A Georgia deer hunter was killed last week when his hunting partner saw movement and fired.
That's as inexcusable as it is tragic.
The most basic rule of hunting is never shoot unless you're absolutely sure what you're shooting at.
In Tennessee that's hammered into every youngster during the Hunter Education course they must complete before they can obtain a license.
Anyone born after Jan. 1, 1969, is required to take the course, which emphasis firearm safety in and out of the field.
Since the mandatory Hunter Ed classes were implemented some five decades ago, the Tennessee Wildlife Resources Agency says firearm hunting accidents have steadily declined. Today they are so rare in our state that they can't be measured statistically.
Most hunting accidents nowadays involve falls from deer stands. A hunter being shot accidentally is virtually unheard of.
Yet, as the Georgia incident illustrated, it can still happen.
Just one split-second of carelessness can cost a life and destroy the lives of others.
There is no excuse for it. Shooting at "movement" is not only dangerous to hunters but ethically irresponsible to the quarry. If the target -- a deer, for example -- can't be clearly identified, there's no way a clean shot can be made.
Snapping off such a shot will at best result in a wounded animal. At worst, it can result in an injured or dead hunter.
The news report about the fatal Georgia shooting did not include details, such as if the hunter was wearing blaze orange, as is required for Tennessee deer hunters.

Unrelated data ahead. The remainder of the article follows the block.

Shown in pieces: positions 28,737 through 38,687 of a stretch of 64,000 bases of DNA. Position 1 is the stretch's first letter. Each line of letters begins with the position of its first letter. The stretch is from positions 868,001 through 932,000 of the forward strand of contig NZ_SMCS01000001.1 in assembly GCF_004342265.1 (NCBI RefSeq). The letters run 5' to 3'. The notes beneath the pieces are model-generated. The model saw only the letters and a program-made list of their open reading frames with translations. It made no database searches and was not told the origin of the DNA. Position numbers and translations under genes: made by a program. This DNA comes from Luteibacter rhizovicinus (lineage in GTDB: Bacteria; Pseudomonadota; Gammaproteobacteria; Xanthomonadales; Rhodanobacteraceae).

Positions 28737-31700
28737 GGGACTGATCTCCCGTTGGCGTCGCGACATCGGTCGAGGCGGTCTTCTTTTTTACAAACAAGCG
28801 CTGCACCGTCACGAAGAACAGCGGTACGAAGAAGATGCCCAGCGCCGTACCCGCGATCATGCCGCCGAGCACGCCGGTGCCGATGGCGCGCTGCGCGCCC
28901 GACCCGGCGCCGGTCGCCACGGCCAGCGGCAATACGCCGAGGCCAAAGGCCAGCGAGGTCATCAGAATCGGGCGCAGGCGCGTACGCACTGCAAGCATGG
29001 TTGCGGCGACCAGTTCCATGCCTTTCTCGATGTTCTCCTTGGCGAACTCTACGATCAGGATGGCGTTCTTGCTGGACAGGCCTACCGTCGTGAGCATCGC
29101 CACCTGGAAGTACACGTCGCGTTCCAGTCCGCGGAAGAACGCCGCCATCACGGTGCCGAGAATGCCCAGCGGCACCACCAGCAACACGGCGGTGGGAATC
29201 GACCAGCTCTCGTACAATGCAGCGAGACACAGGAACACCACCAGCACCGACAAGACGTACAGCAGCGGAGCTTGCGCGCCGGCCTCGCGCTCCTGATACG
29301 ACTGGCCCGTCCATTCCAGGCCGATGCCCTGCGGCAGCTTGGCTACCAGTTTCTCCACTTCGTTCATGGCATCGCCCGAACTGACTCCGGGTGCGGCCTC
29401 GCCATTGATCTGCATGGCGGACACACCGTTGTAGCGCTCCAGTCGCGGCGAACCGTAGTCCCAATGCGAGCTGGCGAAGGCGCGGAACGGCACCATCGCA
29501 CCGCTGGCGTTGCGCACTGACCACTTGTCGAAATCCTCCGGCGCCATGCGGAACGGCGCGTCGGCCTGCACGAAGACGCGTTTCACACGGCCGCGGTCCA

When I began deer hunting in the early 1960s, wearing red colors was required. I sewed a red cover on my hunting cap, and red cloth on the front and back of my hunting coat.
Eventually the red-color requirement was replaced by a blaze orange rule -- blaze orange being more highly visible than red -- with specific requirements about how many square inches of the color had to be worn. (A cap and vest meet the requirement.)
It's a good rule, and becomes more important every year as more and more hunters are squeezed into less and less hunting territory.
Even when moving through thick woods or brush, a hunter wearing a blaze orange hat and vest is highly visible. It's hard to imagine someone not being able to see the bright orange colors and taking a shot in that direction.
But it can happen in a moment of excitement:
A hunter sees a big buck dash into a dense thicket. A moment later he detects movement, and takes a shot. He doesn't see the orange colors worn by another hunter through the thick brush.
And in that split-second, lives are destroyed.
It's not complicated: If you can't clearly see what you're shooting at, don't dare shoot.
No deer is worth that risk.
Larry Woody is The Democrat's motorsports writer. Email him at email@example.com.